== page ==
Businessman Anthony “Que Pasa” Gellizeau was on Monday sentenced to 10 years in jail on each of two counts of money laundering.
Justice Wesley James handed down the sentence at the High Court.
The sentences will run concurrently.
Gellizeau was, on March 9, 2012, convicted in the largest money laundering case ever in the sub-region and the state has moved to confiscate his assets, under its proceeds of crime and money laundering laws.
The confiscation phase of the charge will be done at the next assizes.
Meanwhile, Winston Robinson of Bermuda, who was also convicted of money laundering, has had his sentencing delayed, since his St. Lucian lawyer did not attend the hearing on Monday.
Robinson will be sentenced on Oct. 8
The case began on April 5, 2008, when Coast Guard officials found US$1.7 million concealed in vacuum-packed bags on board the yacht, Jo Tobin, during a search.
Kent Andrews and Robinson were on board the yacht and were charged with breaches of the Proceeds of Crime and Money Laundering (Prevention) Act.
The yacht was owned by Gellizeau and the court granted an order restraining him from transferring, selling, parting with or otherwise charging all realisable assets owned or controlled by him, whether in his name or not, whether solely or jointly owned or held, whether located in or outside of St. Vincent and the Grenadines.
Chief Magistrate Sonya Young found Gellizeau guilty of concealing on the yacht Jo Tobin on April 5, 2008, at Calliaqua, US$1,733,463, which in whole or in part, directly or indirectly, represents proceeds of criminal conduct.
He was also found guilty of bringing the money into St. Vincent and the Grenadines (SVG) on the yacht.
The magistrate found Robinson guilty of concealing US$1,733,463 on the yacht Jo Tobin on April 5, 2008 at Calliaqua, knowing or suspecting or having reasonable grounds to suspect, in whole or in part, directly or indirectly that the money represented another person’s proceeds of criminal conduct.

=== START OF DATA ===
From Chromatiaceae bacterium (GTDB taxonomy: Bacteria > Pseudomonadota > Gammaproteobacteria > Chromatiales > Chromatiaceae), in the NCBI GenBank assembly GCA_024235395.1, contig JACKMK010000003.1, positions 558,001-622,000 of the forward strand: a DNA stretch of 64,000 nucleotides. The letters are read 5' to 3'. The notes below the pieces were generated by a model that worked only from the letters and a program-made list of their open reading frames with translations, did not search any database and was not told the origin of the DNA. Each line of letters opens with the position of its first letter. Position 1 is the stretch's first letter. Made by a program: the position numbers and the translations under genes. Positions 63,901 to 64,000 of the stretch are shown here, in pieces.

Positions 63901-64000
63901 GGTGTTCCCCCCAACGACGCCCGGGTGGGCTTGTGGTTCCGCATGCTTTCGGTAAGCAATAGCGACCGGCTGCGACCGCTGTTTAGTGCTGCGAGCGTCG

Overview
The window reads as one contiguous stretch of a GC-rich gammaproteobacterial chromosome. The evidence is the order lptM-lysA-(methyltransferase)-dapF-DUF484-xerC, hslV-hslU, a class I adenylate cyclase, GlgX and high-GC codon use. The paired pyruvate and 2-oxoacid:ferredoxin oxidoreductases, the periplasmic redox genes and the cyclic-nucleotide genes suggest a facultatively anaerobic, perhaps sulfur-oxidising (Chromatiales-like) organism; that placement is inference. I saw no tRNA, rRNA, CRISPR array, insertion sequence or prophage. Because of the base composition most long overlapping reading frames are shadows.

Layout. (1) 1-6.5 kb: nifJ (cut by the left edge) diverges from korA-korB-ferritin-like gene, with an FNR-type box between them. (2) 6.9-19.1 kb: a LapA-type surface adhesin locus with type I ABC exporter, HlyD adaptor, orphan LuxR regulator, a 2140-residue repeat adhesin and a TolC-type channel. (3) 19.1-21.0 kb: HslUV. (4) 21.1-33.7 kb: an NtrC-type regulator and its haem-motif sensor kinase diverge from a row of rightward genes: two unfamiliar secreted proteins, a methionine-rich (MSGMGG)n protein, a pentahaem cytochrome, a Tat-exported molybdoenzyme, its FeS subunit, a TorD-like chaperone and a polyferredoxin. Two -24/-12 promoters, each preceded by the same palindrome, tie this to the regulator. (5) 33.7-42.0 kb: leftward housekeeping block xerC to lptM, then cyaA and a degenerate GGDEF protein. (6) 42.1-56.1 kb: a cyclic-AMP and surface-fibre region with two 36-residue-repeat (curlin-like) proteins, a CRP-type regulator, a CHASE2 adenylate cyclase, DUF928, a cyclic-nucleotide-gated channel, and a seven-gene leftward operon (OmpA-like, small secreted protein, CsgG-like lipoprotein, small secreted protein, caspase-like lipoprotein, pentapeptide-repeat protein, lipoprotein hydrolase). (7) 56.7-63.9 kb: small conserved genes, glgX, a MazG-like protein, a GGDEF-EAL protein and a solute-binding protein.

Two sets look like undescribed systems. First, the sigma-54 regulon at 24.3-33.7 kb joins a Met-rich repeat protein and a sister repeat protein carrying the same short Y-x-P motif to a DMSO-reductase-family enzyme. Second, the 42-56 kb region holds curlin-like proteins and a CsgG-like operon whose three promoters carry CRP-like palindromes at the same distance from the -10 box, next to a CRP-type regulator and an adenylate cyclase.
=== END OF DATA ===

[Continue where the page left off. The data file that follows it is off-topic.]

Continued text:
He was also found guilty of bringing the money into SVG.
The magistrate, however, ruled that he was not guilty of entering the country without notifying the Comptroller of Customs of the intended time of arrival.
Trinidadian Kent Andrews, who was jointly charged in connection with the monies, was found not guilty of all charges against him.
The legal battle has seen the Court of Appeal in December 2011 dismissing a motion contesting the constitutionality of the nation’s anti-money laundering laws.
Constitutional motions dismissed
The men’s lawyers filed constitutional motions contending that the Proceeds of Crime Act and its amendments go beyond the powers (ultra vires) of the Constitution.
They claimed that the laws were an amendment to the Constitution and ought to have been enacted in accordance with Section 38, which speaks to alteration of constitutions and Supreme Court Order.
The appellants also claimed that the ex parte procedure associated with the initial stage of seizure deprived a party of the right to be heard. They further claimed that their fundamental rights and freedoms under section 1 of the Constitution were violated.
But High Court judge, Frederick Bruce-Lyle dismissed the claims, holding that they were brought, in part, pursuant to section 1(c) of the Constitution, which, as a general provision, is not justiciable.
The judge also held that the Proceeds of Crime Act did not amend the Constitution.
In their appeal, the appellants contended, among other things, that Justice Bruce-Lyle erred in holding that Section 38 of the Constitution does not apply to Acts which affect fundamental rights and freedoms.
But after hearing arguments from both sides, the Court of Appeal dismissed the case.
“In as much as the appellants seek to assail the constitutional integrity of the Proceeds of Crime Act, they undoubtedly face a difficult task.
“The constitutionality of a parliamentary enactment is presumed unless it is shown to be unconstitutional and the burden on a party seeking to prove that such an enactment is invalid is a heavy one …” the court said in its ruling.